Not mentioned so far here another great safety option are tyron bands for caravans.
Frequently asked questions
How do I know which stabiliser I have?
The Winterhoff is Blue and the handle slides along and then down. The Al-Ko AKS 1300 is smaller and has a side handle. The AKS 2004 is metal and has a red handle and the AKS 3004 is metal with a black handle with red writing.
What is the maximum weight of each of the hitch head stabilisers?
The Winterhoff WS3500 has a maximum weight of 3500KG The Winterhoff WS300 has a maximum weight of 3000KG as does the Al-Ko AKS 3004. The AK-Ko 2004 has a maximum weight of 2000KG and the Al-Ko AKS 1300 has a maximum weight of 1360KG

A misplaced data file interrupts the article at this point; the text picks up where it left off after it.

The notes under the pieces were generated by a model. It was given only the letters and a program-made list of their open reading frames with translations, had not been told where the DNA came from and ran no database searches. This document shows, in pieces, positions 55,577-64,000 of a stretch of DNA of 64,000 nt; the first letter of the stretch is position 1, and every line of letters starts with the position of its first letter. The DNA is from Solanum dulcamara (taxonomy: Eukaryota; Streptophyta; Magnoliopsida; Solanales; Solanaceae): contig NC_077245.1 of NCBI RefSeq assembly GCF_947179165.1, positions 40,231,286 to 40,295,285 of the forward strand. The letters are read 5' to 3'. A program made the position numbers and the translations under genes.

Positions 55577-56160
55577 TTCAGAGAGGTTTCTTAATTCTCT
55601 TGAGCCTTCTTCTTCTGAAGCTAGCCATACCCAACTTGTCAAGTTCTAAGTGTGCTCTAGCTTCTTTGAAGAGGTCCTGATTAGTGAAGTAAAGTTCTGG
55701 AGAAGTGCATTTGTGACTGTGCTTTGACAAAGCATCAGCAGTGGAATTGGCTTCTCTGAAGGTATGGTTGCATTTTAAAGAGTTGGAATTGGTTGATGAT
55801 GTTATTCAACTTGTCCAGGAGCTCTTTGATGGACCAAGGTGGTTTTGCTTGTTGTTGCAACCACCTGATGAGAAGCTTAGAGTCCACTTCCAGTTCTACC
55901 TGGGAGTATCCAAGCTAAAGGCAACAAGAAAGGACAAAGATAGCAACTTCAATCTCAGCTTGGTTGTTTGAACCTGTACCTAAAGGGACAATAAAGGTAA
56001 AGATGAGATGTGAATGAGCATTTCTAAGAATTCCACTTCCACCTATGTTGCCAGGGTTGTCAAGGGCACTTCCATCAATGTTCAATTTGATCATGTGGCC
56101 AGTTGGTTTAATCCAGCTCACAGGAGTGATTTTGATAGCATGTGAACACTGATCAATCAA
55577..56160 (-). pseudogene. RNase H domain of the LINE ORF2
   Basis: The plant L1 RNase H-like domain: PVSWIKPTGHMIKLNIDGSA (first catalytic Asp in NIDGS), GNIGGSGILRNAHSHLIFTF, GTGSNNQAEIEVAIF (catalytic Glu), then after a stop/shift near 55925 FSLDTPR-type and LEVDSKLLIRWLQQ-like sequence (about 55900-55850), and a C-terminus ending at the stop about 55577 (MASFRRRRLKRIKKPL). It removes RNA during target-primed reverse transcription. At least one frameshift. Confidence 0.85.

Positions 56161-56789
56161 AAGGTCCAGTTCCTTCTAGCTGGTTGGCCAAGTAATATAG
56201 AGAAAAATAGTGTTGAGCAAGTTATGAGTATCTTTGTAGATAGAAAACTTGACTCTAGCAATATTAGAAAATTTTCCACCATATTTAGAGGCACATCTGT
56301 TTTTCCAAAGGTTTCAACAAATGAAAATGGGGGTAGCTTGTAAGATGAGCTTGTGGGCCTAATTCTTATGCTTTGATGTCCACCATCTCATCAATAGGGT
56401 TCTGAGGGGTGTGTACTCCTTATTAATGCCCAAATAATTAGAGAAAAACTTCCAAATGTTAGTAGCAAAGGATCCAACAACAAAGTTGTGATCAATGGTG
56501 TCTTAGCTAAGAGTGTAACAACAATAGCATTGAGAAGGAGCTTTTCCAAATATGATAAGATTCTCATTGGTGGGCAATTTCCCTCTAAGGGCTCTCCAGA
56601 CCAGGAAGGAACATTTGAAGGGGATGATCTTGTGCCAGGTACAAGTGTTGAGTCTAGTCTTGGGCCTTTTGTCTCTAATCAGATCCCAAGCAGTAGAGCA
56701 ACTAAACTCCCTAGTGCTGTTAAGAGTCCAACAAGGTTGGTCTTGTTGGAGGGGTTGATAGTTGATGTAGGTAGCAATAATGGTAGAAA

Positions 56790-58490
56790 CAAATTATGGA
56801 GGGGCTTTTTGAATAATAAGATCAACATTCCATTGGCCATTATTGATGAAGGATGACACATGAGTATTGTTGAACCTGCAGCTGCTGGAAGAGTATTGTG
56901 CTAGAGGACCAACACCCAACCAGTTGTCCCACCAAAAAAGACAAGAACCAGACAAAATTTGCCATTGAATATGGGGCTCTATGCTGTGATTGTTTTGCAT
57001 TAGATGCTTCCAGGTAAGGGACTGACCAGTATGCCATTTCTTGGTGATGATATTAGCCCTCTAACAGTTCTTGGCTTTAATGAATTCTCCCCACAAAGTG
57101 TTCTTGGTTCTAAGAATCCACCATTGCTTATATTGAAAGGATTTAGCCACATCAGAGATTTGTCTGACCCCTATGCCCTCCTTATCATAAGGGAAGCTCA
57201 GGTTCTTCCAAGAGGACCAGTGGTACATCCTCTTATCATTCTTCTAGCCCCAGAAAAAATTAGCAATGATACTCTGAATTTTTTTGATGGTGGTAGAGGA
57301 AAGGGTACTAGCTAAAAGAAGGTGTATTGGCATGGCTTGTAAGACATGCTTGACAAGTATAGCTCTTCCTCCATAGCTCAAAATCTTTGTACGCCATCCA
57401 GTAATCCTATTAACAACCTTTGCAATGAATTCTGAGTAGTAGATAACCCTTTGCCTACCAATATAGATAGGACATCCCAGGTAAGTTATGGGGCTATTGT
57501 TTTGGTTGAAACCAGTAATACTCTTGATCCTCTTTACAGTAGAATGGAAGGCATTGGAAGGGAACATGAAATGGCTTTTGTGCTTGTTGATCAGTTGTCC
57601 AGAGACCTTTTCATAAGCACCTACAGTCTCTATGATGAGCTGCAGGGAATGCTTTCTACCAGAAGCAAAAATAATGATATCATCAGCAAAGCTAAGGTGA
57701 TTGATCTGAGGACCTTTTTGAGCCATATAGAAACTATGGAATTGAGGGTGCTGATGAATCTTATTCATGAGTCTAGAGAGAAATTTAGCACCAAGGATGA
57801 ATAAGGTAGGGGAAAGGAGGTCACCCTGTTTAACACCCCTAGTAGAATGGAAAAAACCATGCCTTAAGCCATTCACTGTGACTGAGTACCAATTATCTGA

How many friction pads do each of the friction head stabilisers have?
The AL-KO AKS 1300 and the Winterhoff WS3000 and WS3500 all have two pads. The AL-Ko 2004 and 3004 both have four friction pads, two at the side to reduce sway and front and back to reduce pitch.
Do the friction pads get hot?
Not really. You shouldn’t need to have your caravan fire extinguisher on standby!
What is the best way to reduce snaking without a stabiliser?
The best way to reduce snaking is to not allow your caravan to snake in the first place. Good preventative tips are to keep your speed down particularly in exposed sections of the motorway ie elevated sections and sections without shelter at the sides of the motorway from trees or embankments. Keep away from high sided vehicles and reduce speed when turbulence is expected. Keep within the advisory and compulsory speed limits.
Oh, and fit a stabiliser…